The lower construction of the Cloudsurfer is a combination of the CloudTec rings and foam. The rings are made of a basic rubber, and feel like the same type you would find on a pair of Onitsuka Tigers or an Adidas fashion shoe. I don’t mind this on my Tigers because I don’t run in them. For a premium priced pair of running shoes this is a let down. I’m a little worried about the long-term durability of the shoes on pavement and asphalt (let alone trails). Running in the winter will probably be out of the question, as the temperature drops the CloudTec rings will likely stiffen (the rubber would become less elastic in the cold) and increase the possibility of failure when the rings are compressed. And once or two of the rings are broken, then what? Throw them away and buy a new pair? Try to repair them with a hot glue gun? It would have been nicer to see a higher quality rubber with a more durable surface for such an expensive shoe. However in the end the question is: are they really less durable than my Salomons from a seasonal perspective? For example, in 2011 I abused a pair of Crossmax XR Neutral shoes without too much trouble running up and down the Alps and the front material near the toe guard has torn a bit. To be fair, the Crossmax probably weren’t built for the runs I did with them and the material began to tear near the toes likely due to my lust for rock hoping down mountain trails. I now use my old pair for walking around and have a new pair for 2012 trail runs and training. If I use the Cloud Surfers just for training during the summer on mild trails and in the city, I’m more or less confident they’ll survive.
The choice of materials are no doubt a function of manufacturing scale and an attempt to keep the price down (outside of Switzerland). The manufacturing of the CloudTec rings (a 3D structure) is of course more complex than traditional shoe shoes where the sole material can be pressed or injection molded easily. Overall the style of the shoe is nice and I like the primary mesh material of the shoe. It’s basically a small 3D hexagonal weave, similar to the construction of the Salomon Advanced Skin S-Lab 5 pack and is also used in some of the new Inov8 trail running shoes. This material has wonderful structural properties and also breathes extremely well, perfect for long summer runs.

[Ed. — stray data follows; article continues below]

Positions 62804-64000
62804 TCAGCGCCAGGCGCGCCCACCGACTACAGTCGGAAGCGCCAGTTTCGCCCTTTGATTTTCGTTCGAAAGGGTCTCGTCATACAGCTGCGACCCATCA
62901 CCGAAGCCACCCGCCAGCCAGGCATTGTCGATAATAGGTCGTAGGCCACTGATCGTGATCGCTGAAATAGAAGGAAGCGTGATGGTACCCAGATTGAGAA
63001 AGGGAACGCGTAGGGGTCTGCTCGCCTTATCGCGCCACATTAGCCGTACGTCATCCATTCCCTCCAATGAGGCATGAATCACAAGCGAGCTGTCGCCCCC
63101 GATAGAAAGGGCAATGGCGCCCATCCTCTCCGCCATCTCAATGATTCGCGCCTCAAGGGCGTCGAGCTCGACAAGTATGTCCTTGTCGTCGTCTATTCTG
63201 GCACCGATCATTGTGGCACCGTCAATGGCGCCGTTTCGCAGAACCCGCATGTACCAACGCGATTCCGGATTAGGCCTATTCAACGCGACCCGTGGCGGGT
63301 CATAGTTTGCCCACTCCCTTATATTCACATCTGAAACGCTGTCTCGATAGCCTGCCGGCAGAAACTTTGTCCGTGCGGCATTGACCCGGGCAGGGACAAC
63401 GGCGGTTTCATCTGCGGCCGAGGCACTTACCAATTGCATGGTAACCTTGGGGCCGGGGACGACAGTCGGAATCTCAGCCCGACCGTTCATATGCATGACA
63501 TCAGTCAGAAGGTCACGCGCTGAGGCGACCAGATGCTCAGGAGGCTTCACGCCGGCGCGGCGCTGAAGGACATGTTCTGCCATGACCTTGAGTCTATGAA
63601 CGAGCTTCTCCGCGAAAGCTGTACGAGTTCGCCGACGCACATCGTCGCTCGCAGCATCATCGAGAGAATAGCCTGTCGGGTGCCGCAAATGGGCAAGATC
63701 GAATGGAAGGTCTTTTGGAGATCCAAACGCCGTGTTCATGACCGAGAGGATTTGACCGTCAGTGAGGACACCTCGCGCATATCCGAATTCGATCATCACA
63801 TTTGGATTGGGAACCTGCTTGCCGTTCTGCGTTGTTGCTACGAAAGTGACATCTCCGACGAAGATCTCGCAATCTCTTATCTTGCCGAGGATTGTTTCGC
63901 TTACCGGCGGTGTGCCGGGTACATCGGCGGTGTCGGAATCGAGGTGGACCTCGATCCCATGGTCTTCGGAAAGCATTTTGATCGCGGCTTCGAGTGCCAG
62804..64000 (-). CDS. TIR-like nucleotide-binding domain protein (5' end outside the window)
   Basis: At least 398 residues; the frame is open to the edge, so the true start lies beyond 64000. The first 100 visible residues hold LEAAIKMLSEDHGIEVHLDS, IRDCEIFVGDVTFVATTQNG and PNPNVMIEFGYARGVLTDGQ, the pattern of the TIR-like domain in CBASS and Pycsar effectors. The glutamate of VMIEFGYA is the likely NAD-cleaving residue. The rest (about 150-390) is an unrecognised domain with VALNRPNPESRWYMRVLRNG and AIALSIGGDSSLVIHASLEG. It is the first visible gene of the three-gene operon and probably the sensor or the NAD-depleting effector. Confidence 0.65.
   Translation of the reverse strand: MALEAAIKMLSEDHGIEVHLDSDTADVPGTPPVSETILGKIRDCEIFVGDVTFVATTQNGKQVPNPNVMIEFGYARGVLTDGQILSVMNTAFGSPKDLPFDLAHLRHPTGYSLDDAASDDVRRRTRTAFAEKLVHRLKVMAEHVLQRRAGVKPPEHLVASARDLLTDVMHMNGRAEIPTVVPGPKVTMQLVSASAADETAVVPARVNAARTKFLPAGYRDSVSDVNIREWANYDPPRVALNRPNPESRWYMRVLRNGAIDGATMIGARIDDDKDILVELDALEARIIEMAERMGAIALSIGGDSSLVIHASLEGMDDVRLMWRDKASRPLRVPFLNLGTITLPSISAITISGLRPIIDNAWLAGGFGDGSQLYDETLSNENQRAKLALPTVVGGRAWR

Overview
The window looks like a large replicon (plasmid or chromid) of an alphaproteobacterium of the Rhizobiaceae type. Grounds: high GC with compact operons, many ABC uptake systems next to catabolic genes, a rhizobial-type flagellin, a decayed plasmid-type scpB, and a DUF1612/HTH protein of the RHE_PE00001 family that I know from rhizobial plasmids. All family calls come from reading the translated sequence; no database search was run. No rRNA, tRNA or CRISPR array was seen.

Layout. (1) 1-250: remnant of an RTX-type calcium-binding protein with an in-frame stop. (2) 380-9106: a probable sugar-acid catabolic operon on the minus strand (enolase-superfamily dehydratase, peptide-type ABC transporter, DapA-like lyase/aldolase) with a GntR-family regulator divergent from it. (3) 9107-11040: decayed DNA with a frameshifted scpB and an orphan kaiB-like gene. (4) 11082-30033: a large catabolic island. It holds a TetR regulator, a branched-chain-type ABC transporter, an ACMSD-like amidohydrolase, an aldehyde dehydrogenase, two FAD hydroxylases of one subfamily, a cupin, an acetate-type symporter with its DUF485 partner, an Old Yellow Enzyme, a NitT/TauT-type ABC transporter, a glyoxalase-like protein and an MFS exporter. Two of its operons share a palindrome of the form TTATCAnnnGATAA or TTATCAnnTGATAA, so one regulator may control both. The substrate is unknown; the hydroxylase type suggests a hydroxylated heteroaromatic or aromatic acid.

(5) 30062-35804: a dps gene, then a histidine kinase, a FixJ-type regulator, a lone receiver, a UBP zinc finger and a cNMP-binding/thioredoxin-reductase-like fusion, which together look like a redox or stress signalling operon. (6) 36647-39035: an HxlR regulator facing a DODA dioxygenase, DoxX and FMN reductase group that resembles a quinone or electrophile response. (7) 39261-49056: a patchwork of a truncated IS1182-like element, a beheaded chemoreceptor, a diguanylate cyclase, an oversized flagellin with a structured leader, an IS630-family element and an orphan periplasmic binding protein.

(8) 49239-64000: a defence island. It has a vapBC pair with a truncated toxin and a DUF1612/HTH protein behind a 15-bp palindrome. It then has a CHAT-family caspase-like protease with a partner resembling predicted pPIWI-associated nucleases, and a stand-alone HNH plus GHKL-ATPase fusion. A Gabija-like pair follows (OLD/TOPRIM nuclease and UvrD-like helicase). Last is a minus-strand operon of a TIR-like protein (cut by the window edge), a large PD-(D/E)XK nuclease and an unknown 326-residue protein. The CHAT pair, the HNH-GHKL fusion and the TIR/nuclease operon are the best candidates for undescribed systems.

So, now that I’ve give my straight up negative opinion of the materials and basic design of the Cloudsurfers, I would like to point out that they are the most comfortable shoes I’ve ever run on. If I sound overly negative in my initial thoughts on the Cloudsurfers, it’s simply because I like to break down a product design and explain what doesn’t work or look good from my perspective. If the shoes didn’t cost so much I wouldn’t be so critical, but I expect to get what I pay for. This is how product designs evolve. If people only say what is good and don’t point out negative attributes nothing will change. Then the company doesn’t realize they need to evolve their design to fulfill the desires of customers and then it’s all downhill. I would love to see On fully succeed as a company and bring CloudTec to a robust shoe that I would take on ultra mountain runs like the Irontrail T71, SwissAlpine K78 and MountainMan races. I want this so much that over a coffee at Alltag in Winterthur I started sketching out a mountain shoe design inspired by CloudTec that would fulfill my needs as a mountain runner.
I want this because I love the feeling of running with the CloudSurfer. The CloudTec technology works, and works very, very well. Impact from road and trail running is vastly reduced as compared with running on traditional shoes. I feel like I run with a flow that I have never experienced before. The shoe reduces muscle fatigue and allows me to run longer. You can develop a natural stride with CloudTec as the rings conform to the road surface as your feet connect with it. It reminds me of compliant smart structures and adaptive mechanical design trends in engineering research.
So, do I love the CloudTec CloudSurfer shoes from On? Yes, they are wonderful to run with. Do I have reservations about the overall build quality, long term durability and design of the shoe? Yes, I do, but if implemented correctly On could create an amazing shoe for long distance trail running. I have some ideas for creating a mountain specific shoe inspired by CloudTec and a metamaterial design path (think auxetic structures) but I’m still developing it in my head – not yet fit for publication. Is CloudTec for you? Try a pair and find out for yourself.